Ted Sorensen on JFK's Legacy
Question: Was JFK considered a great president during his tenure?
Ted Sorsensen: Well I think so. The people loved him. Even those who were suspicious of him at the start because he was a Catholic found that he was not trying to advance the Catholic Church hierarchy’s agenda. He wasn’t trying to put public money into church schools the way that Bush’s so-called Faith Based Initiatives have done. He wasn’t sending an ambassador to the Vatican as though it were a state. He was not blocking reproductive freedom for women. In fact he was the first president . . . Ironic as the first Catholic president, he was the first president to support United Nations world population limitation programs. So people got over those early suspicions, and they found that in one program after another – whether it was the Peace Corps, or the space program aiming to go to the moon, or his peaceful resolution of the crisis in Berlin, and above all his ability to persuade the Soviets to withdraw their nuclear missiles from Cuba without the United States firing a shot – yes, I think people realized that was an unusual presidency, and Kennedy was an unusual man.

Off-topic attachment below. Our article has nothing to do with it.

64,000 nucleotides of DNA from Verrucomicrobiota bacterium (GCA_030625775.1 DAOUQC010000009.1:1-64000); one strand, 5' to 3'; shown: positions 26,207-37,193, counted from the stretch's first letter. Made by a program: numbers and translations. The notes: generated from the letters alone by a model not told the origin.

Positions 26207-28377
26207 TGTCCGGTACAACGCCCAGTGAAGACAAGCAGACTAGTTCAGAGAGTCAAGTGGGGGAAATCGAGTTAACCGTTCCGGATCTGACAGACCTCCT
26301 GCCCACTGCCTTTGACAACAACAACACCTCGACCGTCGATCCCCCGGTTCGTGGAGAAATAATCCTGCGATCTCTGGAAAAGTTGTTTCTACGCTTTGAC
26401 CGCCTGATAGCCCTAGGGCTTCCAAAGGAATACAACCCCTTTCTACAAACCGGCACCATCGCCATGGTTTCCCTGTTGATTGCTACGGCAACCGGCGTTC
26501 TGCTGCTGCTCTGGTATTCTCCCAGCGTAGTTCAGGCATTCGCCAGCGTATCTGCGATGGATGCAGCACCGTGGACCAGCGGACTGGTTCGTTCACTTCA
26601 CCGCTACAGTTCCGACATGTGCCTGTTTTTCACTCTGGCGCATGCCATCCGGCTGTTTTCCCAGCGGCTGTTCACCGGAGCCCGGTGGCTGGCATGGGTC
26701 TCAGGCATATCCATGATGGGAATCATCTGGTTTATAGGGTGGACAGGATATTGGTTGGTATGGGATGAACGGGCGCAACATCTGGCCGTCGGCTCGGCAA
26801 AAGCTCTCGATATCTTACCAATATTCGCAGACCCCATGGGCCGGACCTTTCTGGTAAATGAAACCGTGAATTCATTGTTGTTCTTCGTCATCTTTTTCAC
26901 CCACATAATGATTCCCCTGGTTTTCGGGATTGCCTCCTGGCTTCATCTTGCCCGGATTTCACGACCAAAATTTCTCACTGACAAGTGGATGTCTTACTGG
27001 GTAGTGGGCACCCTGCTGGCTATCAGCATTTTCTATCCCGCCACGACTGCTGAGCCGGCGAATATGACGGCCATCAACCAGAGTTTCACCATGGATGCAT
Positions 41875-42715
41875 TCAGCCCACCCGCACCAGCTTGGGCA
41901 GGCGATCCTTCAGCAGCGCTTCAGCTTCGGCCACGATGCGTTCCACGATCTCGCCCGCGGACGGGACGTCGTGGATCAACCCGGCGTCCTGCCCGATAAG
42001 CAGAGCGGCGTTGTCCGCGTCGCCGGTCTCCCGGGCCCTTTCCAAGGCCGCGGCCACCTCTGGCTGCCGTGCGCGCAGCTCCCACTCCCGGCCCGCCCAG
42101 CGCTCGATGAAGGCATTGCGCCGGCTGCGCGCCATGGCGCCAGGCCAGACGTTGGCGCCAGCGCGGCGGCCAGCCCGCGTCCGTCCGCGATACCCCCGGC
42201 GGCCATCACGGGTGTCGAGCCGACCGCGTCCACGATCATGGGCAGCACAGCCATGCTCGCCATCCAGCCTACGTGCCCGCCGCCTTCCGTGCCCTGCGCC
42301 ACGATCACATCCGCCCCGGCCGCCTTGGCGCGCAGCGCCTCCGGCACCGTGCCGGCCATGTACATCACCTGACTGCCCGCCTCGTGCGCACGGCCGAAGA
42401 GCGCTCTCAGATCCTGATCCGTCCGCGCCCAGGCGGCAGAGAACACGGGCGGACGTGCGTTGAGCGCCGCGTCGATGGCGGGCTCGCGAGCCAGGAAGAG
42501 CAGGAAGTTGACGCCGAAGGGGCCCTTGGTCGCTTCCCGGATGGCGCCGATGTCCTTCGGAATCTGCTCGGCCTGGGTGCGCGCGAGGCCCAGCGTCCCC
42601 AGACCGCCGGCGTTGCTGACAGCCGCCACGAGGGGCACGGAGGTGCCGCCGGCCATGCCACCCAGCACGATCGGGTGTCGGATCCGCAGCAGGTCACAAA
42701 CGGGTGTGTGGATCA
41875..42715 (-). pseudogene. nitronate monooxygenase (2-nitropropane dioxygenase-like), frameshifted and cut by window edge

Sorensen says that JFK was loved even during his tenure. How has his legacy changed since his assassination?
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